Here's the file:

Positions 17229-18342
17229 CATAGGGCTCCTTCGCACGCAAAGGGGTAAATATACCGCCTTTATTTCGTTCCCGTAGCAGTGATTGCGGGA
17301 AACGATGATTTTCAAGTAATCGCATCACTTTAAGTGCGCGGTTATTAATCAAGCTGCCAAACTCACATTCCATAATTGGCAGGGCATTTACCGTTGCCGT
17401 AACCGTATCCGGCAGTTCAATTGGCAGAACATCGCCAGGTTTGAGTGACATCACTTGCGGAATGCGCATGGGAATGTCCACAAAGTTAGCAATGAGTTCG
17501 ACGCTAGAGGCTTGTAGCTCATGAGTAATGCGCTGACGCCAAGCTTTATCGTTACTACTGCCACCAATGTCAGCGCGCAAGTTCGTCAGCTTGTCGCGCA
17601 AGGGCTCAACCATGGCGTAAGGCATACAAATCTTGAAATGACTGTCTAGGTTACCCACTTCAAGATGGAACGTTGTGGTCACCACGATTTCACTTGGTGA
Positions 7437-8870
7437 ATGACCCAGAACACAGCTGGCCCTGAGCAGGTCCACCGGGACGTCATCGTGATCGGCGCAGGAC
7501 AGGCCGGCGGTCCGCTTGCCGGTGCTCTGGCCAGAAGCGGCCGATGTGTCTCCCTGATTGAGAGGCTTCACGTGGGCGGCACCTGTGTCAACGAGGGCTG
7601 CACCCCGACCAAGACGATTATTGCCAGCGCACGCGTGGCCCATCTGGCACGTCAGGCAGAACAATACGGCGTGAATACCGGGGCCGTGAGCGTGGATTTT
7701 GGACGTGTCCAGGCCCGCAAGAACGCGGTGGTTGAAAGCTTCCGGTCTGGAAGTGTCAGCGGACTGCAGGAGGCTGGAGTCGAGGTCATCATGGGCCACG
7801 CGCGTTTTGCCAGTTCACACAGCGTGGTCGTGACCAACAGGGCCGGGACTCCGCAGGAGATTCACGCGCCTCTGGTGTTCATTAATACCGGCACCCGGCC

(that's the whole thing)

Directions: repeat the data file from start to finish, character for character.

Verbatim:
Positions 17229-18342
17229 CATAGGGCTCCTTCGCACGCAAAGGGGTAAATATACCGCCTTTATTTCGTTCCCGTAGCAGTGATTGCGGGA
17301 AACGATGATTTTCAAGTAATCGCATCACTTTAAGTGCGCGGTTATTAATCAAGCTGCCAAACTCACATTCCATAATTGGCAGGGCATTTACCGTTGCCGT
17401 AACCGTATCCGGCAGTTCAATTGGCAGAACATCGCCAGGTTTGAGTGACATCACTTGCGGAATGCGCATGGGAATGTCCACAAAGTTAGCAATGAGTTCG
17501 ACGCTAGAGGCTTGTAGCTCATGAGTAATGCGCTGACGCCAAGCTTTATCGTTACTACTGCCACCAATGTCAGCGCGCAAGTTCGTCAGCTTGTCGCGCA
17601 AGGGCTCAACCATGGCGTAAGGCATACAAATCTTGAAATGACTGTCTAGGTTACCCACTTCAAGATGGAACGTTGTGGTCACCACGATTTCACTTGGTGA
Positions 7437-8870
7437 ATGACCCAGAACACAGCTGGCCCTGAGCAGGTCCACCGGGACGTCATCGTGATCGGCGCAGGAC
7501 AGGCCGGCGGTCCGCTTGCCGGTGCTCTGGCCAGAAGCGGCCGATGTGTCTCCCTGATTGAGAGGCTTCACGTGGGCGGCACCTGTGTCAACGAGGGCTG
7601 CACCCCGACCAAGACGATTATTGCCAGCGCACGCGTGGCCCATCTGGCACGTCAGGCAGAACAATACGGCGTGAATACCGGGGCCGTGAGCGTGGATTTT
7701 GGACGTGTCCAGGCCCGCAAGAACGCGGTGGTTGAAAGCTTCCGGTCTGGAAGTGTCAGCGGACTGCAGGAGGCTGGAGTCGAGGTCATCATGGGCCACG
7801 CGCGTTTTGCCAGTTCACACAGCGTGGTCGTGACCAACAGGGCCGGGACTCCGCAGGAGATTCACGCGCCTCTGGTGTTCATTAATACCGGCACCCGGCC